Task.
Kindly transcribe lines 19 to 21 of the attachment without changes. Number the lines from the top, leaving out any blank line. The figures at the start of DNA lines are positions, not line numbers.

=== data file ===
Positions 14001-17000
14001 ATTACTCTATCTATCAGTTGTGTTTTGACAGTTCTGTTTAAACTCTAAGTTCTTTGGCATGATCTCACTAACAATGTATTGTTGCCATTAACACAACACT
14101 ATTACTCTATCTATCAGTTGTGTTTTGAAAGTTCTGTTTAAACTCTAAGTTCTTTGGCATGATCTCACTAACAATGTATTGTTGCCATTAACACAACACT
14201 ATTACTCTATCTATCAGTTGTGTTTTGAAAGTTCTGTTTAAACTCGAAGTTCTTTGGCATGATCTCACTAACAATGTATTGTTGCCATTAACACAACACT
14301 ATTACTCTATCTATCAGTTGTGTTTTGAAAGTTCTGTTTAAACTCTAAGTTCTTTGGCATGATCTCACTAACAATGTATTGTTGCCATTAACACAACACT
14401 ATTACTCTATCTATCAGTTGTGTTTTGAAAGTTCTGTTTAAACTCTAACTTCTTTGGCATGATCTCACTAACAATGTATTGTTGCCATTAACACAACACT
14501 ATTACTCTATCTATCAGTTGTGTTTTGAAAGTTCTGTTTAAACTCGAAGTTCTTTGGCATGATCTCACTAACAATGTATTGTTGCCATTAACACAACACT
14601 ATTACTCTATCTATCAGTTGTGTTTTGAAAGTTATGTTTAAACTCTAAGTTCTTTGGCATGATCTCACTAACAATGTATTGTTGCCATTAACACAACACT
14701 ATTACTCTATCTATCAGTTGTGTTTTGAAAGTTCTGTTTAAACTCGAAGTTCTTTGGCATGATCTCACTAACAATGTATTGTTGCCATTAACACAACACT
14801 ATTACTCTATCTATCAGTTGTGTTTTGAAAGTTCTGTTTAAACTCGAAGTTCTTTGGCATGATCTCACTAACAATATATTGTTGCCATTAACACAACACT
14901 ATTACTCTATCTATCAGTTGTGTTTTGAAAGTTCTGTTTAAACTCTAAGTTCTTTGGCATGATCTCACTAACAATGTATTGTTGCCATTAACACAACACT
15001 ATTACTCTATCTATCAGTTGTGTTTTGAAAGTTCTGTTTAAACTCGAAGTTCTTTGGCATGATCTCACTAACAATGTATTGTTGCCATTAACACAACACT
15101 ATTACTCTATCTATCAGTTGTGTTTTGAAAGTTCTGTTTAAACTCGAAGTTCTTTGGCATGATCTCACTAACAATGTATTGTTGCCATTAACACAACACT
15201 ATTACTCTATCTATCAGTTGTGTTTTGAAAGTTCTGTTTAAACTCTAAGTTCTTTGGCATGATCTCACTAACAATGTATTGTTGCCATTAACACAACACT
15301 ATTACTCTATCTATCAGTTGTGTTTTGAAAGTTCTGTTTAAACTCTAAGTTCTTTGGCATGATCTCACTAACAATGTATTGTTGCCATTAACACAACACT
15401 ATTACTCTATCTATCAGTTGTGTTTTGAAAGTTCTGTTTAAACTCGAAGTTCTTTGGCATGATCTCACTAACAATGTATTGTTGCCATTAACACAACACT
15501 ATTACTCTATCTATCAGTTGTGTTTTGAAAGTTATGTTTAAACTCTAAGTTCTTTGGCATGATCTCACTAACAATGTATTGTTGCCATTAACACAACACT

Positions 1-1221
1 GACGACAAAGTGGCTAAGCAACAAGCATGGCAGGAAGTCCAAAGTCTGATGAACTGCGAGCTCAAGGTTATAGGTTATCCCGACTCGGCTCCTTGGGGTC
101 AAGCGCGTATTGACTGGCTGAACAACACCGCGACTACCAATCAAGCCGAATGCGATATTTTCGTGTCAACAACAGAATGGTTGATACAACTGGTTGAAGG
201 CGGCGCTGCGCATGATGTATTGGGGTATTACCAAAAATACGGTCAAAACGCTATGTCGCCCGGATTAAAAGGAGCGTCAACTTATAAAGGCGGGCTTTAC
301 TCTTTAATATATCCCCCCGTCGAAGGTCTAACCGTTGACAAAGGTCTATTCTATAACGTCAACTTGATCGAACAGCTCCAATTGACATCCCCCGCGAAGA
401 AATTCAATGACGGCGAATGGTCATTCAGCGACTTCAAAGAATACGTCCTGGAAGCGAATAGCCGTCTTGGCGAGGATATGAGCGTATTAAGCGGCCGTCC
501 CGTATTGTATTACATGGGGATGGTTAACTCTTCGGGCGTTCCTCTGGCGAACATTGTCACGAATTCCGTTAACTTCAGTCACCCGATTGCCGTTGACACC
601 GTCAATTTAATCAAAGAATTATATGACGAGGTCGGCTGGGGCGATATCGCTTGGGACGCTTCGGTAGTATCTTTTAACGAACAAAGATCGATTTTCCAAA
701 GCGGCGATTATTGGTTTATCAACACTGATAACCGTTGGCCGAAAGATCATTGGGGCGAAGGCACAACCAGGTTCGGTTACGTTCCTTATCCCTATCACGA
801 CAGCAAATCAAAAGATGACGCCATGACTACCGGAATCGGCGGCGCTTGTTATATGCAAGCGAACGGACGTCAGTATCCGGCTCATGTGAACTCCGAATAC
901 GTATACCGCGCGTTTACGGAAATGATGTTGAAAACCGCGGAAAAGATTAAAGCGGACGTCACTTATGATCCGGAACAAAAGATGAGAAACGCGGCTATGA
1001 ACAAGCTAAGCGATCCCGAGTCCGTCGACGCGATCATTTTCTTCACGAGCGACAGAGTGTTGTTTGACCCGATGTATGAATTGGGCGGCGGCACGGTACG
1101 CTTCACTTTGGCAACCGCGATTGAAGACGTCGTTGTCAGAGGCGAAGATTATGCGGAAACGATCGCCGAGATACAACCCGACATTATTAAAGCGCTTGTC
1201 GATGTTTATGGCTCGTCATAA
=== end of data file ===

1 GACGACAAAGTGGCTAAGCAACAAGCATGGCAGGAAGTCCAAAGTCTGATGAACTGCGAGCTCAAGGTTATAGGTTATCCCGACTCGGCTCCTTGGGGTC
101 AAGCGCGTATTGACTGGCTGAACAACACCGCGACTACCAATCAAGCCGAATGCGATATTTTCGTGTCAACAACAGAATGGTTGATACAACTGGTTGAAGG
201 CGGCGCTGCGCATGATGTATTGGGGTATTACCAAAAATACGGTCAAAACGCTATGTCGCCCGGATTAAAAGGAGCGTCAACTTATAAAGGCGGGCTTTAC